DFG-project: Open Access to the communication system of science - Changing patterns of participation
1. Research Problem
The project focuses on the relation between the changing of the media that is associated with Open Access and the communication system of science. Objects of investigation are the scientific disciplines astrophysics and mathematics which have already adopted Open Access to a comparatively large extent. The project addresses the question of what kind of consequences the changing of the media has for the forms of participation in the communication system of science.
The conditions for scientists’ participation vary in different countries. Aside from many other factors, one has to the extent of material resources take into account. Therefore, an international comparison is carried out. The forms of participation of scientists who come from a country with a strong public funding (Germany) will be compared to those of scientists from a country with a developed system of disciplines but less resourceful funding (South Africa). The design of the study combines the analysis of publication activities of scientists during their career with qualitative interviews.
The study is rooted in the sociology of science as well as in the sociology of the media. Concerning the first field, the project contributes to the discussion about the internal capability of science for self-regulation and external influences from other social spheres. With the sociology of the media in mind, the project aims to contribute to the question of how the characteristics of the specific media influence the communication itself. In a more practical sense, the project’s goal is to provide reflective knowledge about the changing of the media for the actors who shape the development.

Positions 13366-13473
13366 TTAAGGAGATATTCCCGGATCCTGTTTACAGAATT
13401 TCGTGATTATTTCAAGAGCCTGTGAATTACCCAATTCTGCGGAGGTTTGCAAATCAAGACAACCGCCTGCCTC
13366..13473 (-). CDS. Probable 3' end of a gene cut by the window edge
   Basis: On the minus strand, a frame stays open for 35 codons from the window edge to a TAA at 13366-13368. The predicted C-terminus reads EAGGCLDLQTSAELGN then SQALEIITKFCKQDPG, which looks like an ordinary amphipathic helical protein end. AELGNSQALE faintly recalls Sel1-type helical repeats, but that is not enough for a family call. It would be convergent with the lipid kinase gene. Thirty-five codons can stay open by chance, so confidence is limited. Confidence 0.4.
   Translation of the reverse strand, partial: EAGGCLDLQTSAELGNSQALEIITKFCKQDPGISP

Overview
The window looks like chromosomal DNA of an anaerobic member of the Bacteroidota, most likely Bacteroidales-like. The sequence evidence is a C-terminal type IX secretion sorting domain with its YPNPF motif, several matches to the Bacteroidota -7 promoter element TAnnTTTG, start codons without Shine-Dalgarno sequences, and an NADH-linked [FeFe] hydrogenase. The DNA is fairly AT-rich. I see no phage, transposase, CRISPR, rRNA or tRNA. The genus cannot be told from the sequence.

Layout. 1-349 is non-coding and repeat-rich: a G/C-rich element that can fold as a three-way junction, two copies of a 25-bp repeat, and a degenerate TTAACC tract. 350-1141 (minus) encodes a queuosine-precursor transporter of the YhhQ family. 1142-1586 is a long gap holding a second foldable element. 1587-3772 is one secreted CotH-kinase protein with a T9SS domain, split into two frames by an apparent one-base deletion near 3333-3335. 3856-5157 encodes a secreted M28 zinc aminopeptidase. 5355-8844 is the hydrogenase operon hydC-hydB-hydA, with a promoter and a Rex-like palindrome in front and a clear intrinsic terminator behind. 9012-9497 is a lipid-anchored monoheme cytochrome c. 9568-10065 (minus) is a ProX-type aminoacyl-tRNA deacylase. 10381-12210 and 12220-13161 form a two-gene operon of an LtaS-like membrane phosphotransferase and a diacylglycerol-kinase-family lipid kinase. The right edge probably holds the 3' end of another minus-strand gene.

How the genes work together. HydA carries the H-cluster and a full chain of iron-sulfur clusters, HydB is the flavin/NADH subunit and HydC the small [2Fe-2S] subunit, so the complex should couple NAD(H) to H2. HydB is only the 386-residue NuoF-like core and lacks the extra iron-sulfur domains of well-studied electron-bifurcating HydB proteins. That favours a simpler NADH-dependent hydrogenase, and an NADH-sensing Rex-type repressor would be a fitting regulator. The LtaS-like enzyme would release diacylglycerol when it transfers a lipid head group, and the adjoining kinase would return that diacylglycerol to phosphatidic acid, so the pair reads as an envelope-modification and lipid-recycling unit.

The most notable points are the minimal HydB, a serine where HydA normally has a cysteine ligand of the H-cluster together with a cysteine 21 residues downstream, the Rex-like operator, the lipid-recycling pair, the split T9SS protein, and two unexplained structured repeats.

2. Methodical Design of the Study
The methodical design of this study consists of three steps.
Mapping of the change of the media towards Open Access
In the first step, the media change that is associated with Open Access is analysed. Therefore, the most important Open Access media for so-called green road Open Access (self-archiving) and golden road Open Access (mainly freely accessible online journals) are identified. The characteristics of the media and changes of characteristics are collected in a database. These are, for example, the foundation or the disappearance of media, changes of the conditions of access, changes of the ownership, or changes of the editorship. Whenever possible, it is intended to conduct a comprehensive analysis in order to come to conclusions about the extent and relevance of the media change towards Open Access. Here, possible indicators are the rate of Open Access journals among the academic journals of a discipline and the development of self-archived papers in online-respositories. This total-view will be supplemented by exemplary analysis of typical or interesting forms of Open Access media.
Quantitative analysis of 'publication biographies'
The second methodical step focuses on the effects of the media change on the level of the individual scientist. It aims to analyse the effects of the media change on the patterns of participation in the communication system of science. ‘Publication biographies’ are understood as one’s contributions to the formal and public communication of a discipline over the period of an academic career. Publication biographies are the analytical sensor or instrument, which helps to analyse how the media change towards Open Access is displayed on an individual level.